Permission to play freely

Have you heard about Brené Brown's book, "Dare to Lead?" I read it recently, listened to interviews and TED talks, and got the audio version so I could listen to it in the car. Today I am writing about two concepts, vulnerability and permission slips which were inspired by the book and her writing.

Brown defines vulnerability as , "Having the courage to show up when you can't control the outcome." I had a student play in a talent show this weekend. The lesson before, he was anxious and worried. We have online lessons, and one of the things he does when he gets like this is turn off the camera and stop playing. I was very grateful for the idea of being courageous and brave for performances. We were able to get through his anxiety by reframing the performance as a brave act of a courageous person, and that being worried or scared was OK because courageous people show up when they are scared. He turned the camera back on (wshew!) and by the end of the lesson he had refocused and was much less stressed.

The second (of many) ideas from her writing which has been put into practice the last few weeks is permission slips. Permission slips for lessons are when you, or preferably your student,  write down something he can do, think, or feel during a lesson or practice session.

I think about all of the times as an adult a permission slip would have been useful. For example, I started singing lessons a few years ago. I wanted to have a beginner's mindset so I could emphasize with my students. It has been humbling. One of the things singers need is breath support- more air is better sound. One way to do this is to relax the muscles the lower abdomen to allow the lungs to expand downwards.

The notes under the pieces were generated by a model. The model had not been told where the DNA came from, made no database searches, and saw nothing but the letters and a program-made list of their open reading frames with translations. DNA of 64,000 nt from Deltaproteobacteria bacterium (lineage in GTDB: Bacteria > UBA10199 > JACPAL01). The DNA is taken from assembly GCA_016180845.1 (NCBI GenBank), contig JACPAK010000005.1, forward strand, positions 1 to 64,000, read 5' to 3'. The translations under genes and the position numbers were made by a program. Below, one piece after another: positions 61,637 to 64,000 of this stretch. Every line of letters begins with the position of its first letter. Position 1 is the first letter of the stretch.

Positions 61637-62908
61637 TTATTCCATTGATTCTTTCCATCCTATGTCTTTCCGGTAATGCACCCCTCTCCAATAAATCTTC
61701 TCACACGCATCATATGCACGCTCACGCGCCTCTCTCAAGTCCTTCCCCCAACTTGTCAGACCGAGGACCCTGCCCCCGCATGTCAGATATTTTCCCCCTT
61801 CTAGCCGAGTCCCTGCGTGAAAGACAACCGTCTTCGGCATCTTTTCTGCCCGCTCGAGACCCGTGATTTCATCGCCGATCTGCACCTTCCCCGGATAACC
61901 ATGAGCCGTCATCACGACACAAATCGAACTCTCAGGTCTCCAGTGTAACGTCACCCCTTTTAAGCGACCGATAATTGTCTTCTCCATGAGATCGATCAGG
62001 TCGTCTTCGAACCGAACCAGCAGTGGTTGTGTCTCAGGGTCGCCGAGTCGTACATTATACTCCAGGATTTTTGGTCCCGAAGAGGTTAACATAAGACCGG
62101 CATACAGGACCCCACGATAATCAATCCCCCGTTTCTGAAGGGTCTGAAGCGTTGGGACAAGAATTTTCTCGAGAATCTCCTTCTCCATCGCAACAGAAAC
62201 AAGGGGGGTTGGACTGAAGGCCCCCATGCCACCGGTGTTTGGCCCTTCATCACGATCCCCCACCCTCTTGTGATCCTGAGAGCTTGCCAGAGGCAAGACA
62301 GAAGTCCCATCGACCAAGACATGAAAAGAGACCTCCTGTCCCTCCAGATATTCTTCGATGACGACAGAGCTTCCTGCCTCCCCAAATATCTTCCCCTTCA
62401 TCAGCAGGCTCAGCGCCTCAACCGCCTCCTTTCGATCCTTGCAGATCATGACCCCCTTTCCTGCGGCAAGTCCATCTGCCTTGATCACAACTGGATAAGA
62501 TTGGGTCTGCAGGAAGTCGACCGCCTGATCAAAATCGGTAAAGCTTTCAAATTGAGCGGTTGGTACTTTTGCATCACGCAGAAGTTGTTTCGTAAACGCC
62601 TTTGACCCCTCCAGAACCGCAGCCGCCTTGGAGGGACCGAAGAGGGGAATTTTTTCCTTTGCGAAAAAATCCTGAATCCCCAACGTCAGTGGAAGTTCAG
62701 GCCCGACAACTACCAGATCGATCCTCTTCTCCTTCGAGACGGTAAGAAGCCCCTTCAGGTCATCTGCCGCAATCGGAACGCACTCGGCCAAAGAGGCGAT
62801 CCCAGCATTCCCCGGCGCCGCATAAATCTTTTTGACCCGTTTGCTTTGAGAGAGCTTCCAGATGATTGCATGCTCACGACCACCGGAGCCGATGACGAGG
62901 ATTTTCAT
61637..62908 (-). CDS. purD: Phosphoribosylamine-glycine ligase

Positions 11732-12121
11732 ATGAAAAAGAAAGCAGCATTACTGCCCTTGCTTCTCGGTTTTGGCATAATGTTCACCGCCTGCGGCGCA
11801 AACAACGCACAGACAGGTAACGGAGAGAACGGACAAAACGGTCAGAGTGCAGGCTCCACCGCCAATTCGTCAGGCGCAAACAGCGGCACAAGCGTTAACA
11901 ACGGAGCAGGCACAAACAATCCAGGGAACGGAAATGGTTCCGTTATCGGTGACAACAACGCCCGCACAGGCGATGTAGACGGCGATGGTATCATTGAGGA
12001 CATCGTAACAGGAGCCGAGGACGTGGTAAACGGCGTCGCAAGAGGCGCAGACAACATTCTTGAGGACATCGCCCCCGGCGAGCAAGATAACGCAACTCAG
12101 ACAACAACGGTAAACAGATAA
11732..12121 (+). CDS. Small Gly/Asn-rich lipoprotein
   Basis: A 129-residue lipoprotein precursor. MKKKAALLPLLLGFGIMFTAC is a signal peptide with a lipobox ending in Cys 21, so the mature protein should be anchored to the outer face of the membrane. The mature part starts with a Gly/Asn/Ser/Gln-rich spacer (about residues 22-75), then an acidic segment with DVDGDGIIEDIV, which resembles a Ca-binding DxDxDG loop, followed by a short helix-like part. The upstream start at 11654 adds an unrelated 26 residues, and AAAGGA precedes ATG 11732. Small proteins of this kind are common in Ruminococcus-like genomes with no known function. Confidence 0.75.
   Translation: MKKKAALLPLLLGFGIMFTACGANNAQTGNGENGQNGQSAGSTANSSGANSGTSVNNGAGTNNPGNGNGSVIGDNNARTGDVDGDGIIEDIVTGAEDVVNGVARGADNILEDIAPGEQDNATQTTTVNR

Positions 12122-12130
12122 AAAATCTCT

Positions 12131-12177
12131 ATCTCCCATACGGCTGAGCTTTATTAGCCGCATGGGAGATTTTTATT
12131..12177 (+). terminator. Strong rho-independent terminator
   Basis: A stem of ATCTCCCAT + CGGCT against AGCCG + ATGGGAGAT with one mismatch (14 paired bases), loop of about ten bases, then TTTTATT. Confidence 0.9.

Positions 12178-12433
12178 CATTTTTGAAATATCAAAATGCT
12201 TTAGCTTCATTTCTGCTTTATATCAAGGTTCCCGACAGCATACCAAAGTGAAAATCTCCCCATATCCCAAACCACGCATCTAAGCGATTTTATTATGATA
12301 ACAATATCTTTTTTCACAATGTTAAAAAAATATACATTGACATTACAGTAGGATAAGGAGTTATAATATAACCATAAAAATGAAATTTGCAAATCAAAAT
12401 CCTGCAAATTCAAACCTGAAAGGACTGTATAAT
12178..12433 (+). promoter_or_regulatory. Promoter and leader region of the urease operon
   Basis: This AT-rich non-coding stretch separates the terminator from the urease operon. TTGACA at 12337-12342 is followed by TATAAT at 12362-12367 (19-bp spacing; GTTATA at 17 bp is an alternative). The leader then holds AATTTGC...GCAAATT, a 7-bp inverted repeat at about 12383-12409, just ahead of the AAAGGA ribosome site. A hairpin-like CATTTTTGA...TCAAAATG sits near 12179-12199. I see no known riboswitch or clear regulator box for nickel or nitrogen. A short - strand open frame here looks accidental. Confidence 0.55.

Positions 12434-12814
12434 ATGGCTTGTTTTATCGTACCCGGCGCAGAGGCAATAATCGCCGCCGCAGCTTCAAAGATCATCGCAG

I have never been comfortable with my weight so relaxing those muscles  has been really hard. I wish I had given myself permission to "let it all hang out" when I started learning to sing. My teacher isn't concerned at all with my weight, it is my hang-up, but giving myself permission while singing allows me to relax in the lesson so I can sing better and learn more. 

Permission slips are like "get out of jail free" cards. It is good to have one, but you don't need to use it if you don't land in jail. 

Download your copy of piano Permission Slips. The file has a list of potential permissions for your students to get started with, but it is better if they write the specific permission needed for your lesson or their practice session. 

Here's how I use this in lessons:

  1. The first lesson I use the permission slips, I explain the concept, and read through the list of potential permissions.

  2. I ask my student what permission he needs to give himself.

  3. He writes it down.

  4. The second lesson, I don't need to go through the explanation about permissions, so I ask what permission he needs and he writes it down.

Of course, you have permission to cringe at some of these examples. For example, giving a student permission to "call 2 minutes of hard work a practice session," can be difficult if you don't see it in the context of forming a habit and overcoming inertia. 

Happy teaching :-)

Sarah Beatrice Lyngra